Late next month US president Donald Trump and Chinese premier Xi Jinping are scheduled for some face time on the sidelines of the upcoming G20 meeting in Buenos Aires, Argentina. Given the ongoing brinkmanship between the two countries on bilateral trade, speculation is building up ahead of the meeting that the two may bury the hatchet—especially since the US would have concluded its key mid-term poll, where confrontation with China is a central point of debate. Basically, we have to see if indeed either of the two leaders blink and they pull their two countries and the world back from a ruinous trade war.

Regardless of the outcome, the world in general and developing countries such as India, in particular, need to start readying for a new world trade order. On the face of it, a rather radical and counter intuitive thought, but it is unfortunately the new reality. The writing has been on the wall for some time; president Trump has only advanced the timeline on hitting the reset on global trade rules.

The backlash against globalization—the backbone of which was booming world trade—hitherto restricted to developing countries, now includes developed countries such as the US, too.

Dani Rodrik, professor of international political economy at Harvard University and author of a new book, Straight Talk on Trade, blames this on severe dilution of the rules for global capital movement, unleashing what we know as the era of financial globalization. “Essentially, globalization went from being a means for national economic prosperity to becoming the end—with national domestic priorities having to adjust to globalization’s needs instead of vice-versa," he said in an interview published in The Washington Post.

The immediate fallout of this backlash has been a fresh lease of life for populism. It provided an enabling environment to ensure that measures like trade retaliation become the primary weapon to appease the disenfranchised.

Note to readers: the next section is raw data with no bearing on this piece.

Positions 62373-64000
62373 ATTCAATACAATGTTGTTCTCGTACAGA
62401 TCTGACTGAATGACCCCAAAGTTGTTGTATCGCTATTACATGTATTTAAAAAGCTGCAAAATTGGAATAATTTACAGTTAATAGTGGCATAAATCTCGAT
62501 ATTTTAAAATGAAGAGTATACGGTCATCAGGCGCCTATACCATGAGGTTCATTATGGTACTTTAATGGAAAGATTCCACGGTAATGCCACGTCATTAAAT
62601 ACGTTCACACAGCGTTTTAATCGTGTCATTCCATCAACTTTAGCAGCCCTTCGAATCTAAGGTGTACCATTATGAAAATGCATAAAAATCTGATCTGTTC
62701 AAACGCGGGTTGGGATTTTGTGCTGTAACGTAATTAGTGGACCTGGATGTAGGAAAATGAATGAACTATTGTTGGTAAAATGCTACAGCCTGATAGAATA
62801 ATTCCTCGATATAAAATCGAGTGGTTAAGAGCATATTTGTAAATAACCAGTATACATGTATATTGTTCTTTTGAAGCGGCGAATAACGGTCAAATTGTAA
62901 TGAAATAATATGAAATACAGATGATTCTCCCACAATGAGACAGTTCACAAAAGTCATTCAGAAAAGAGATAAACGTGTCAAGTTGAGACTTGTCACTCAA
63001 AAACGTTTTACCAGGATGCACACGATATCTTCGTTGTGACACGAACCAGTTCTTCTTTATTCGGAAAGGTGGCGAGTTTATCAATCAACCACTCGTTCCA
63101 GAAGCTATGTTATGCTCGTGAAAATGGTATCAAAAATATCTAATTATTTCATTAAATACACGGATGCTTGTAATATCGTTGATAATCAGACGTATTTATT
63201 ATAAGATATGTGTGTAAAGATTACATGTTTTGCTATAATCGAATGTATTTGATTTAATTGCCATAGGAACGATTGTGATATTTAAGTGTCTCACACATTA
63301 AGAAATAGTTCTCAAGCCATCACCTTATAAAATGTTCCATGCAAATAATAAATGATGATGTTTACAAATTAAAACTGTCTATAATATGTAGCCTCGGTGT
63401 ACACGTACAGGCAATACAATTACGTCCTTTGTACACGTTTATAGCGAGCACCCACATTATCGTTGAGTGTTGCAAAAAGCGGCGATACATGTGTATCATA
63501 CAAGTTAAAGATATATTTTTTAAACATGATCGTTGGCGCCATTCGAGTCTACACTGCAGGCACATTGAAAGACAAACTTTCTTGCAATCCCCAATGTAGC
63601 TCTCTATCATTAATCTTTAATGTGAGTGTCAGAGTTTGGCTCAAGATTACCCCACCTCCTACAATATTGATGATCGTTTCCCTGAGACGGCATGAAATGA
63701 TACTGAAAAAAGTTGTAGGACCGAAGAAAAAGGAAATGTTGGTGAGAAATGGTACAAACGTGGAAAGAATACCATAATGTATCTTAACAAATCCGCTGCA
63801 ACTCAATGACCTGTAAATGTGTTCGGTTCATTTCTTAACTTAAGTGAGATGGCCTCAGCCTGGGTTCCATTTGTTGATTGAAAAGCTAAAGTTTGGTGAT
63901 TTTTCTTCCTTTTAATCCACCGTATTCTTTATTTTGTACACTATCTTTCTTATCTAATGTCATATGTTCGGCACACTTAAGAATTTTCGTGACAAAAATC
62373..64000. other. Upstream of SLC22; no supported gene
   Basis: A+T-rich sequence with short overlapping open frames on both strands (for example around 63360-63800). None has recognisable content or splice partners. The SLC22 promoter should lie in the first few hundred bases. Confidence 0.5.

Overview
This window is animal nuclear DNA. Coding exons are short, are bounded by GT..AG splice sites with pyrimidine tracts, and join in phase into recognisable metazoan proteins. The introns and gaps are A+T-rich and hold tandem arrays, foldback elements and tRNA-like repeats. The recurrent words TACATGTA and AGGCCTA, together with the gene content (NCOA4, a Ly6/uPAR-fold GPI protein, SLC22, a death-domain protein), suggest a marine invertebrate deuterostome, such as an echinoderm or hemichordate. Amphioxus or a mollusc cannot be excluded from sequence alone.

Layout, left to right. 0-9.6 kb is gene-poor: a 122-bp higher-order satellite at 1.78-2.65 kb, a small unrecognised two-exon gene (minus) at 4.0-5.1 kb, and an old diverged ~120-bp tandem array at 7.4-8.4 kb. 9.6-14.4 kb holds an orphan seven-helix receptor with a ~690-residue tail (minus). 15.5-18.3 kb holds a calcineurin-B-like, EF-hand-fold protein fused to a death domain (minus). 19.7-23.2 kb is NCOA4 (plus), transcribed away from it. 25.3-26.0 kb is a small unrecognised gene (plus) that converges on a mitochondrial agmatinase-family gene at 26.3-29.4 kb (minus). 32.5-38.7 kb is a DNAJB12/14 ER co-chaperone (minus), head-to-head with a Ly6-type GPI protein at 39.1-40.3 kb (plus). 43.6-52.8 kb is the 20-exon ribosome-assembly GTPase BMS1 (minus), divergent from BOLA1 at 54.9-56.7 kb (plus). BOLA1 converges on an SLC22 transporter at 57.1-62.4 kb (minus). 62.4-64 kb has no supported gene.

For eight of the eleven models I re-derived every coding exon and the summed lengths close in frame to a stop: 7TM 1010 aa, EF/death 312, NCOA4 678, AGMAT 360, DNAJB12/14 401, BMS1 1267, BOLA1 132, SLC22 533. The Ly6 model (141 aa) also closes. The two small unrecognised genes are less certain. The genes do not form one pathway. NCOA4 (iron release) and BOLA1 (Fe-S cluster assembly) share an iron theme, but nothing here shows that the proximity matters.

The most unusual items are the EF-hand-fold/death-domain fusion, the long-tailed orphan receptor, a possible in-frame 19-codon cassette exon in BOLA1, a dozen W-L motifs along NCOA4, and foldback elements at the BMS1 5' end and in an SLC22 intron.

It is quite apparent now that the emerging new regime will not be the one defined around the principle of multilateralism embodied in the World Trade Organization (WTO). As my Geneva-based colleague D. Ravi Kanth has repeatedly pointed out in his news reports and columns published in Mint over the last few years, the developed countries have systematically worked to undermine the WTO and deny the inclusive agenda being pursued by developing countries such as India, Brazil and South Africa. The last ministerial conference all but formally buried the WTO.

The new trade order is more likely to be one built around the contours being drawn by a very assertive US under the leadership of president Trump.

The China stand off is of course the high point of this new paradigm. It is part of the carefully developed narrative, which has argued that only China benefitted from the prolonged phase of globalization—which American journalists in their enthusiasm eulogised as the benefits of a ‘flat’ world—enabling it to emerge as the second largest economy in the world; and now threatening to surpass the US.

Growing Chinese hegemony best defined by the One Belt One Road initiative only fuelled this narrative. The perception is that China needs to be contained, especially its peculiar (many would say questionable) ways of acquiring technological prowess. As a good populist, president Trump has been quick to seize the political opportunity to identify China as the prime target.

In fact, the re-negotiated North Atlantic Free Trade agreement (rechristened the US-Mexico-Canada agreement), as reported by the Financial Times newspaper, includes a clause which seeks to isolate China. The relevant section requires a member country to disclose details of any trade negotiations with a ‘non-market economy’ (read China). Basically, if the US has objections to any detail of such a bilateral trade deal entered into either by China or Mexico, then it can walk out of the agreement.

In the final analysis, it is then clear that the global trade order is poised for a reset. It will entail a lot of pain for sure; worse, global trade and, consequently growth, face a serious downside risk.

Anil Padmanabhan is executive editor of Mint and writes every week on the intersection of politics and economics. His Twitter handle is @capitalcalculus

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